I felt shocked and disgusted that he had abused his power as a security personnel. There were two female security staff on duty and they should have conducted the search yet they pretended like nothing wrong had happened. 


Right after my inappropriate body search, a middle-age female security staff with short hair and glasses went through my handbag even though it did not have any problems after going through the scanner. Usually, if there is a problem, the staff would put the bag aside and ask me to come to the counter. Instead, she just rummaged through my bag. When I asked her what was wrong. She said it was nothing but a random check. 


However at every other airport, a random check would result in a beep. There was no beep. She held up the line going through every single thing in my handbag including my wallet which she opened, checked how much money I was carrying and looked through my personal diary - once again abusing their power as airport security staff. 


I was wearing the same boots as the person I was with yet they did not need to remove them but I was told to do so. The person I was with is of caucasian origin.


At all other airports, including Oslo, neither of us did not need to remove our boots. This is completely unacceptable as I was subjected to racial, gender discrimination, and worst of all sexually violated. 

This blatant violation of my body and rights as a human being was due to me not only being the youngest female but also the only Chinese passenger in the airport. This is no way to treat a tourist or a human being.


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"Few people would return to a country after being treated worse than an animal, and have anything good to say about the airports in Norway."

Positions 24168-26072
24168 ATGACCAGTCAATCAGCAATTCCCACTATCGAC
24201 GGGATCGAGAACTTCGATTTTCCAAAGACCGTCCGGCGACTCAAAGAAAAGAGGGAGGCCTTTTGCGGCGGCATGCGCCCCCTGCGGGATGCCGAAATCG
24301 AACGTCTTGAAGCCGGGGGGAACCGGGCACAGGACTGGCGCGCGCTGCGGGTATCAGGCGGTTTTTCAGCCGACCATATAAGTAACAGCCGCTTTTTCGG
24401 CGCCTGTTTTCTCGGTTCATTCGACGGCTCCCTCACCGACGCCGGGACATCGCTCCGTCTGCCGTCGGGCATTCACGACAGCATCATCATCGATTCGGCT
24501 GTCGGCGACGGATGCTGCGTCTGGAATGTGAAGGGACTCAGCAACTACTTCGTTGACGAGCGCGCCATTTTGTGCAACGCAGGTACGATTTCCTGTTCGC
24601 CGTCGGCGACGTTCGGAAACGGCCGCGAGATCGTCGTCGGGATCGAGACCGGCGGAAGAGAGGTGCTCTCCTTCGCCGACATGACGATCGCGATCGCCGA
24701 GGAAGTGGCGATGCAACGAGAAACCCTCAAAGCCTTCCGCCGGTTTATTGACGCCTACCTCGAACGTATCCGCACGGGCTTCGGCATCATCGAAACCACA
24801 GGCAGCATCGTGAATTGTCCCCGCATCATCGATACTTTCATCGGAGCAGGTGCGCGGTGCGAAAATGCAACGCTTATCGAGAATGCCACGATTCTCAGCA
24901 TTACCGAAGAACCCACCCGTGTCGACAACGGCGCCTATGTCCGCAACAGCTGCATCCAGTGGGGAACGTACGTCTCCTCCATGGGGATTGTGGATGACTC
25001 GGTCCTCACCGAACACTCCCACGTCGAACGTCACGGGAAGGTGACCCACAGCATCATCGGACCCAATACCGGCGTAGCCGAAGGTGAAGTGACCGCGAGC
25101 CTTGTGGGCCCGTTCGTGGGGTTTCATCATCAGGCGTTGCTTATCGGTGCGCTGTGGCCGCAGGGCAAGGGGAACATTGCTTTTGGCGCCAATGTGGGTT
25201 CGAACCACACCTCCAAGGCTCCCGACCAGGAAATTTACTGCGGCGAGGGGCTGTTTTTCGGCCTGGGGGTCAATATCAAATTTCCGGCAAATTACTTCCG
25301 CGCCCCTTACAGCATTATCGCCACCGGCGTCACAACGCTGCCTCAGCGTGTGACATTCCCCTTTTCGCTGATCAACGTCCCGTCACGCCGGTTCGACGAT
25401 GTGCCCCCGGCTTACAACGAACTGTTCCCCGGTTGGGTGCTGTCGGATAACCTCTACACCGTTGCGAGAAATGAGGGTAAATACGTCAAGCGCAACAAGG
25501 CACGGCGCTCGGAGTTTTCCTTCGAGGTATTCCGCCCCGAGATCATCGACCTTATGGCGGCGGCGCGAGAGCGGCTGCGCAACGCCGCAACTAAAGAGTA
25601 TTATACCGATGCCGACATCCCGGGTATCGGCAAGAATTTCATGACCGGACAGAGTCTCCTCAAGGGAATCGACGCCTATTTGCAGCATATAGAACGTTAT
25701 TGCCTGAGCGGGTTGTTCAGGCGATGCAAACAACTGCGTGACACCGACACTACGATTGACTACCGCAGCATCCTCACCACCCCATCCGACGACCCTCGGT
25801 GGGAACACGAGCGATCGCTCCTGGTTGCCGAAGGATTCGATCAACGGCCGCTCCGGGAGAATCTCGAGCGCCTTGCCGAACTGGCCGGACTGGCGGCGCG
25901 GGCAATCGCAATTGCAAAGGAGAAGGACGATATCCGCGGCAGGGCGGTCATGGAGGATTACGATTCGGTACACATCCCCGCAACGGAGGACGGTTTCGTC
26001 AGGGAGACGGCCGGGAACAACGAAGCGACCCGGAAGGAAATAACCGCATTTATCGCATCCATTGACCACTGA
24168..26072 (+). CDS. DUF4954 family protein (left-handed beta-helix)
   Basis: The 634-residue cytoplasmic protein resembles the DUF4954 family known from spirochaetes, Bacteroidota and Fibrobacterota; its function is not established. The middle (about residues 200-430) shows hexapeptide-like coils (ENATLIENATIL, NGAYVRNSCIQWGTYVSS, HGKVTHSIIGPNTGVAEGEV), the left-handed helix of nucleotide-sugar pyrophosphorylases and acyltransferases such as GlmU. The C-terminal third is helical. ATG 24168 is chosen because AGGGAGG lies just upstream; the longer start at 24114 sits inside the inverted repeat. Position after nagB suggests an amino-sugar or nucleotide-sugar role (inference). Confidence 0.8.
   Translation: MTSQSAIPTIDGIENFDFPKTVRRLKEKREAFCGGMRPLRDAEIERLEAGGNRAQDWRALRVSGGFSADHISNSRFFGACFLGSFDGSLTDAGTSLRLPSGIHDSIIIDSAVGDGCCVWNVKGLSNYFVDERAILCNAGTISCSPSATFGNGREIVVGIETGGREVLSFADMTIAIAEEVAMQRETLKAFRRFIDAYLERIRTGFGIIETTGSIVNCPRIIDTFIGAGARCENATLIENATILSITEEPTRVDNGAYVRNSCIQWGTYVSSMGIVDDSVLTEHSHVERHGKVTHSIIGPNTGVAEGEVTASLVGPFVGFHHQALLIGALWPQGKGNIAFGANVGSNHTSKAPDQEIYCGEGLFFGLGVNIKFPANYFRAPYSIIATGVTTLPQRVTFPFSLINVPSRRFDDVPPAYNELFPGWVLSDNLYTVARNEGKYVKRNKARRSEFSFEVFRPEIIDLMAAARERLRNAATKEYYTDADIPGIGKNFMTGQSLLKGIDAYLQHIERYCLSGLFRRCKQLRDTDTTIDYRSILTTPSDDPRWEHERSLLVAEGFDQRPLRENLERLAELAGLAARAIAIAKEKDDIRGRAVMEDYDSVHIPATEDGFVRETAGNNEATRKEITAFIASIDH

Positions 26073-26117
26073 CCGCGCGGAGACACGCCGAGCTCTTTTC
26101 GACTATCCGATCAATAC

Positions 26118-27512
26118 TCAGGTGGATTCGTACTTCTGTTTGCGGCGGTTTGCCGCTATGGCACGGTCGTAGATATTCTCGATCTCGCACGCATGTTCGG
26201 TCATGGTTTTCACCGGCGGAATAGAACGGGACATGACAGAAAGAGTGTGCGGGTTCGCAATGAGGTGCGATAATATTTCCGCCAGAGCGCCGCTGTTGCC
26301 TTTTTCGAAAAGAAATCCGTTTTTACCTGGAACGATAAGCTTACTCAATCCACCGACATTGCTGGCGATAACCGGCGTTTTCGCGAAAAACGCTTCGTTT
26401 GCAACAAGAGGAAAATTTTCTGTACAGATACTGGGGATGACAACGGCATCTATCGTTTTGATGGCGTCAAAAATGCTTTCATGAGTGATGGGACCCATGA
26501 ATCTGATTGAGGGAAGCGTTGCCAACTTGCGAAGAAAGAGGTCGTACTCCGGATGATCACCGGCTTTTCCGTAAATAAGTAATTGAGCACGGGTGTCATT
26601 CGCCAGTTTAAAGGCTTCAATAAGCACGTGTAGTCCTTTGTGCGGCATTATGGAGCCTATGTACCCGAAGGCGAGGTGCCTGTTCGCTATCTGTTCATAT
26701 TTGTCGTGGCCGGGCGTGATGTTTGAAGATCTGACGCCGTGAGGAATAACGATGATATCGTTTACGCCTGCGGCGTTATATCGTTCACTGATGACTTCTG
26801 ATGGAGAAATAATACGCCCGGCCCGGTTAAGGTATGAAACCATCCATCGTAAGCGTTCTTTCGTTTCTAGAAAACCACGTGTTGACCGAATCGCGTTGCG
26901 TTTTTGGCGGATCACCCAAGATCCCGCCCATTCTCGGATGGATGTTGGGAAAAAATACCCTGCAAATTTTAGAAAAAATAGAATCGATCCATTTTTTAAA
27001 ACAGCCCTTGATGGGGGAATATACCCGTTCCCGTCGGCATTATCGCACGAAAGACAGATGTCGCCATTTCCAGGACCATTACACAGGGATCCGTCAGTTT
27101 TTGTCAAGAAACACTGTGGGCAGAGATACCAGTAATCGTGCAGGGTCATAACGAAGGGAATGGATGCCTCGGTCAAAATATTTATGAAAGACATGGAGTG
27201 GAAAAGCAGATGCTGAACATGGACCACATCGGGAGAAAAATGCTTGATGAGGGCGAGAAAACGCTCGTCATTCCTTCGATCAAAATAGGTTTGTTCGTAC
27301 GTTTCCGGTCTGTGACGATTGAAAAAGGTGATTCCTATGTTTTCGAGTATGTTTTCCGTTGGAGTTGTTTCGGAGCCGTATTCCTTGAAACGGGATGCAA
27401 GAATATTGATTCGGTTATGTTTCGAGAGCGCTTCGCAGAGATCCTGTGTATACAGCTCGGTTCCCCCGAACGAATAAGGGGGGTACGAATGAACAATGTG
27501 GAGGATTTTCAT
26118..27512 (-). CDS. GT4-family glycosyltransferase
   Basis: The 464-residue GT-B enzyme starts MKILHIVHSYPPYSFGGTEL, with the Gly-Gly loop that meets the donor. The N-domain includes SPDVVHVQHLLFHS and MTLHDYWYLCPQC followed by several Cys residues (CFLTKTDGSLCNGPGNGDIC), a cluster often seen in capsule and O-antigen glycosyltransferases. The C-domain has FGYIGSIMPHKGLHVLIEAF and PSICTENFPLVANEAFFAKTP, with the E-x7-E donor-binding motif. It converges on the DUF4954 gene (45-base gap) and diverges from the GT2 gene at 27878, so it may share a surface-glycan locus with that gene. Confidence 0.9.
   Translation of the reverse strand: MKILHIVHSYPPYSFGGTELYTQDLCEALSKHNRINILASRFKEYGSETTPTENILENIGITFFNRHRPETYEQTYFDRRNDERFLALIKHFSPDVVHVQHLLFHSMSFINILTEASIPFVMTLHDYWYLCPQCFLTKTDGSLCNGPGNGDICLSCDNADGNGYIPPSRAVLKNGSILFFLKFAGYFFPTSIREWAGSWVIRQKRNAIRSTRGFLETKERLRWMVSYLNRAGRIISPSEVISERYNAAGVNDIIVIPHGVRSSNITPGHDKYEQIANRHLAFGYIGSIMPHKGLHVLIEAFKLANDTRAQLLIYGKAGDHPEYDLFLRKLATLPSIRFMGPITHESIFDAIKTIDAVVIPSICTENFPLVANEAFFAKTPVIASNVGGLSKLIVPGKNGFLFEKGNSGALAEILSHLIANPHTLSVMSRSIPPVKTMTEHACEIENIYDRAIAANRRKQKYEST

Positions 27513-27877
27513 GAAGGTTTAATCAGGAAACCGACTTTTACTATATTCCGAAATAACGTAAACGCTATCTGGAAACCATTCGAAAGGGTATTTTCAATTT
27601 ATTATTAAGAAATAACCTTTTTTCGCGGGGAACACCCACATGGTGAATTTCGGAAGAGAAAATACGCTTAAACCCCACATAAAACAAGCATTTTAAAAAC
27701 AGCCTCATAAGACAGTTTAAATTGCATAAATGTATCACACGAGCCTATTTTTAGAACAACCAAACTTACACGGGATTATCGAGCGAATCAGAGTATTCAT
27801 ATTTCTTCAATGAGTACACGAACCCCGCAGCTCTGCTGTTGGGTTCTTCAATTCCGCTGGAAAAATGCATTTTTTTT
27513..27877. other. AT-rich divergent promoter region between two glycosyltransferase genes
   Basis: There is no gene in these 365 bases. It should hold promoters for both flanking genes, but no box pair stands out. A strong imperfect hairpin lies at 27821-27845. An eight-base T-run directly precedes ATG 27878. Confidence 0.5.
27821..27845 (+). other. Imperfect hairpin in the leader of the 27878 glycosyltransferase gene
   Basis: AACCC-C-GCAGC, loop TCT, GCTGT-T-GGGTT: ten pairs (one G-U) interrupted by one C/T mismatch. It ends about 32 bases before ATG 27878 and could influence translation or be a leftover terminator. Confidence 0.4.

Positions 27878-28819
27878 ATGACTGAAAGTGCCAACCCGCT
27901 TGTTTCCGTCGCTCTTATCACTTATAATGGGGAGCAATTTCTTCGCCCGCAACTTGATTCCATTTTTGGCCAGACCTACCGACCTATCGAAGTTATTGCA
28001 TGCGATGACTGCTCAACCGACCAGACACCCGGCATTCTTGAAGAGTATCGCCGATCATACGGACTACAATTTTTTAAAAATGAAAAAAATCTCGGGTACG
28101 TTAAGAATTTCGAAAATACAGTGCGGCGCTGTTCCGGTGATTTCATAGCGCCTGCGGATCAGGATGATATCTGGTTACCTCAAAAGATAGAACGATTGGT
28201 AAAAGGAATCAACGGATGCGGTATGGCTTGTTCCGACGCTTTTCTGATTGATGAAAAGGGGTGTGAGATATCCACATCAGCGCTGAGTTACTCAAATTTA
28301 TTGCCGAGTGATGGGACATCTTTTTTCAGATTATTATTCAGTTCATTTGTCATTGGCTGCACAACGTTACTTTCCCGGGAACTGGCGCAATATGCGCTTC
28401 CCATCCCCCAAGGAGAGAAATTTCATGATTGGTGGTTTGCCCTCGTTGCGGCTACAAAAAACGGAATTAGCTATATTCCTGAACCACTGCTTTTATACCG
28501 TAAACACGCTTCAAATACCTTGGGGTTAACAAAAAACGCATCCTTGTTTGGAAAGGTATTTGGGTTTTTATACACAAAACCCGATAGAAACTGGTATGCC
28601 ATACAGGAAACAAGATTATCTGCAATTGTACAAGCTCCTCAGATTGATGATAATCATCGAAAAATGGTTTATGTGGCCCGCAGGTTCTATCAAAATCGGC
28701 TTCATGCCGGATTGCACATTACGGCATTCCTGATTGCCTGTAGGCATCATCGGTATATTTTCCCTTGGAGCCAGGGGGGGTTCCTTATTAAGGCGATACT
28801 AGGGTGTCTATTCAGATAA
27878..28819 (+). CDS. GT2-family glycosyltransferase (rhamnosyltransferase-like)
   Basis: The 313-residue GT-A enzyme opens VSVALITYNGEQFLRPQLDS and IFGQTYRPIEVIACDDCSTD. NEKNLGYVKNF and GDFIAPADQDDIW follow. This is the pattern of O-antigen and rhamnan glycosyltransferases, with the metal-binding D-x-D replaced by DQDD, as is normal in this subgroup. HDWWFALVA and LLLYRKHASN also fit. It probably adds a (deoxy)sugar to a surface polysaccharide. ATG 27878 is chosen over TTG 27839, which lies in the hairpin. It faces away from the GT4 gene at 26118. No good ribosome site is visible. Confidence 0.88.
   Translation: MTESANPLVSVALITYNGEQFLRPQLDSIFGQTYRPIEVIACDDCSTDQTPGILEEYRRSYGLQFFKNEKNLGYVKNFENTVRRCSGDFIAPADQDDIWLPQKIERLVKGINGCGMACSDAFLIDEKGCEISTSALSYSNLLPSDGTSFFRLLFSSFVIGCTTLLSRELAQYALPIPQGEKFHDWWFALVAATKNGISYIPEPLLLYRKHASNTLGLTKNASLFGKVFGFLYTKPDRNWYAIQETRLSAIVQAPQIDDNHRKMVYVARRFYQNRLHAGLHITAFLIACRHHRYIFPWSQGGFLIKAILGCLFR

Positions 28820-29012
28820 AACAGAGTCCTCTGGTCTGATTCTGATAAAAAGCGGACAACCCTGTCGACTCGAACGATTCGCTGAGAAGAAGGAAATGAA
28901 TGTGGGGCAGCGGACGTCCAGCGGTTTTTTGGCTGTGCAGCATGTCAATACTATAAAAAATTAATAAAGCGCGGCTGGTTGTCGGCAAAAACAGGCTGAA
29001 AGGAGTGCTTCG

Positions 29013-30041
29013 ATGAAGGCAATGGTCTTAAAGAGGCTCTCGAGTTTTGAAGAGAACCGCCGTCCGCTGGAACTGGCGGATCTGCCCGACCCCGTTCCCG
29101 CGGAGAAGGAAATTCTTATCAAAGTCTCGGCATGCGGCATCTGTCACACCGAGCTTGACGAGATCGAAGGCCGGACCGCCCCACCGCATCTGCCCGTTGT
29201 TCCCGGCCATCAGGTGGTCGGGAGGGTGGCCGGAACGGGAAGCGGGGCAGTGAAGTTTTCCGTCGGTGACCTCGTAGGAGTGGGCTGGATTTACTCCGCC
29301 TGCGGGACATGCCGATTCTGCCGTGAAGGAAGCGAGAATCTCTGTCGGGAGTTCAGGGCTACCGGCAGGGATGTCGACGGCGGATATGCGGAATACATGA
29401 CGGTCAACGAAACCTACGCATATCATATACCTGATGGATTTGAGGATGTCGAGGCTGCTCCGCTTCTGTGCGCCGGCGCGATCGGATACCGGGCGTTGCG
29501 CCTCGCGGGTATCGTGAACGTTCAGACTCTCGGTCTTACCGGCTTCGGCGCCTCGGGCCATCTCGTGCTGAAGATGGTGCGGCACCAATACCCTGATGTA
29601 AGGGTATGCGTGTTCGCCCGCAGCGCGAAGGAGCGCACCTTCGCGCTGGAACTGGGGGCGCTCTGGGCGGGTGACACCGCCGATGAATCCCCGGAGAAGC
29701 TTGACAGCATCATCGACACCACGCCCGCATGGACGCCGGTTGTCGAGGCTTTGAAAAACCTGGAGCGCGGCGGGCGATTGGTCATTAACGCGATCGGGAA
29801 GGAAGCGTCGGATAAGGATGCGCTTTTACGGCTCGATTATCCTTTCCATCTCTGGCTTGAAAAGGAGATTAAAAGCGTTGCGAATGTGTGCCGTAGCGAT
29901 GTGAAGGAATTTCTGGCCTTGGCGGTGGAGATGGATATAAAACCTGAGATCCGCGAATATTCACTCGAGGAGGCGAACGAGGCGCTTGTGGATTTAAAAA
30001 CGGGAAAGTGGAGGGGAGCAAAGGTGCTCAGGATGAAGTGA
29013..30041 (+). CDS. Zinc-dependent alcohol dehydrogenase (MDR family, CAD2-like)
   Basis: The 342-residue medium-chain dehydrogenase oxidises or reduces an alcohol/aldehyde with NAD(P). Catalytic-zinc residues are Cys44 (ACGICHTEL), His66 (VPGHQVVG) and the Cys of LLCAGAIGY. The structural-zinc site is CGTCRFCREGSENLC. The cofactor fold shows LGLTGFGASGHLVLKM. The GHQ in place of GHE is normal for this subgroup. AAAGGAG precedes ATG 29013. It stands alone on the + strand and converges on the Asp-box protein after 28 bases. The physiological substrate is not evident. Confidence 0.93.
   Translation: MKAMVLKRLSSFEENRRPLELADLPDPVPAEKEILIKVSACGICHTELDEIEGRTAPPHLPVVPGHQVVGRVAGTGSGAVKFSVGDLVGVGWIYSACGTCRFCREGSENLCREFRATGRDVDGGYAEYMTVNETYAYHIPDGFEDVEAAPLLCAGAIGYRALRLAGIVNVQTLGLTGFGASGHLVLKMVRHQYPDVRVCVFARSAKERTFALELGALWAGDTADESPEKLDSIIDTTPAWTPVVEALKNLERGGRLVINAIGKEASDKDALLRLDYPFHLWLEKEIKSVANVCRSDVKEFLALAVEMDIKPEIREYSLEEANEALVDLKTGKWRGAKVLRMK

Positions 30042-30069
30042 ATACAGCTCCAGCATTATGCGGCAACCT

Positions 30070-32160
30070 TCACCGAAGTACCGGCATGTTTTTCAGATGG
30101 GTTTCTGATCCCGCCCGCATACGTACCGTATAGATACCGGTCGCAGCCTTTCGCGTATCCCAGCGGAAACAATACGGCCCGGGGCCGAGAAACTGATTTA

Worse still, even after filing a report with Avinor headquarters and seeking help with Avinor Oslo Gardermoen airport staff who were completely useless and only offered me a general enquiry e-mail address, I received no response from anyone at all.

It has been radio silence for two weeks and counting since I sent the report.


This only proves that the statistics that I shared earlier that few of Norway's extremely low percentage of reported rapes results in convictions. 



Furthermore, the Norwegian government would simply dismiss any molest or rape cases.



This just demonstrates that the Norwegian government have complete disregard for women's welfare and rights resulting in me being yet another unreported statistic as a victim.



Further reading


"Unequal gender relations and belief in the sexual entitlement of men are entrenched in cultural and social norms, and the country has a very high incidence of rape. In the majority of cases, victims of sexual violence are silenced," according to a research by NGO Kick For Life


Why Sexual Violence isn't so straightforward

An Amnesty International report in 2010 pointed out that sexual violence happens in every single country, yet official figures show certain countries like Hong Kong and Philippines have zero cases of rape reported.

Evidently, women in some countries are much less likely to report an attack than in others and are much less likely to have their complaint recorded.

UN statistician Enrico Bisogno says surveys suggest that as few as one in 10 cases are ever reported to the police, in many countries.

"We often present the situation as kind of an iceberg where really what we can see is just the tip while the rest is below the sea level. It remains below the radar of the law enforcement agencies," he says.

While fellow Scandinavian country Sweden has the highest number of rape cases in Europe, it also has the lowest conviction rate of rape criminals. - "Top 5 countries with the highest rates of rape", IBT UK

Why are there high rape crimes in Sweden, Norway and Denmark compared to the rest of the world? - Quora



Often-times, victims fail to speak up because they fear social stigma or worse still lash-back from some members of public who think the victim instead of the aggressor is at fault.


I would strongly encourage all women and men out there who have experienced sexual harassment or violence to not just report their case to the authorities but spread the word to every single person you know about the aggressor and potential dangers everyone can look out for before they become a victim.